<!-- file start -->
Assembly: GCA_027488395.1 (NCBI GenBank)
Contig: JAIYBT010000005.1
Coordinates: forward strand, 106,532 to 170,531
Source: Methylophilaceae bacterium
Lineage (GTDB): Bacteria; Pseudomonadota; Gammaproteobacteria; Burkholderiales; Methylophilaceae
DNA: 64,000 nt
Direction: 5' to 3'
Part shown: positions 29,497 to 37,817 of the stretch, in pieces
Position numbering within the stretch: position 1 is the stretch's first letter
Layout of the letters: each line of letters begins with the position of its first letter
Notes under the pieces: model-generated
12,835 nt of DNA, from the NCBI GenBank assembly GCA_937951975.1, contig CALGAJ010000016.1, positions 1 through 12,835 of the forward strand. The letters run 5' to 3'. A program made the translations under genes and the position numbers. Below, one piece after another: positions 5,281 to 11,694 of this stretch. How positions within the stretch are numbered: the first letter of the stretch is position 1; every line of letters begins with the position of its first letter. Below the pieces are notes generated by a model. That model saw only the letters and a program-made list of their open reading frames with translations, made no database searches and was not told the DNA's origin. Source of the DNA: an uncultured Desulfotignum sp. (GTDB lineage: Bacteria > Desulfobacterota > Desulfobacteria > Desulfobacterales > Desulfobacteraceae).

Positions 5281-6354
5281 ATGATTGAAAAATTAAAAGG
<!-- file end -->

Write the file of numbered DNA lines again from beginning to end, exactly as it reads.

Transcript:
Assembly: GCA_027488395.1 (NCBI GenBank)
Contig: JAIYBT010000005.1
Coordinates: forward strand, 106,532 to 170,531
Source: Methylophilaceae bacterium
Lineage (GTDB): Bacteria; Pseudomonadota; Gammaproteobacteria; Burkholderiales; Methylophilaceae
DNA: 64,000 nt
Direction: 5' to 3'
Part shown: positions 29,497 to 37,817 of the stretch, in pieces
Position numbering within the stretch: position 1 is the stretch's first letter
Layout of the letters: each line of letters begins with the position of its first letter
Notes under the pieces: model-generated
12,835 nt of DNA, from the NCBI GenBank assembly GCA_937951975.1, contig CALGAJ010000016.1, positions 1 through 12,835 of the forward strand. The letters run 5' to 3'. A program made the translations under genes and the position numbers. Below, one piece after another: positions 5,281 to 11,694 of this stretch. How positions within the stretch are numbered: the first letter of the stretch is position 1; every line of letters begins with the position of its first letter. Below the pieces are notes generated by a model. That model saw only the letters and a program-made list of their open reading frames with translations, made no database searches and was not told the DNA's origin. Source of the DNA: an uncultured Desulfotignum sp. (GTDB lineage: Bacteria > Desulfobacterota > Desulfobacteria > Desulfobacterales > Desulfobacteraceae).

Positions 5281-6354
5281 ATGATTGAAAAATTAAAAGG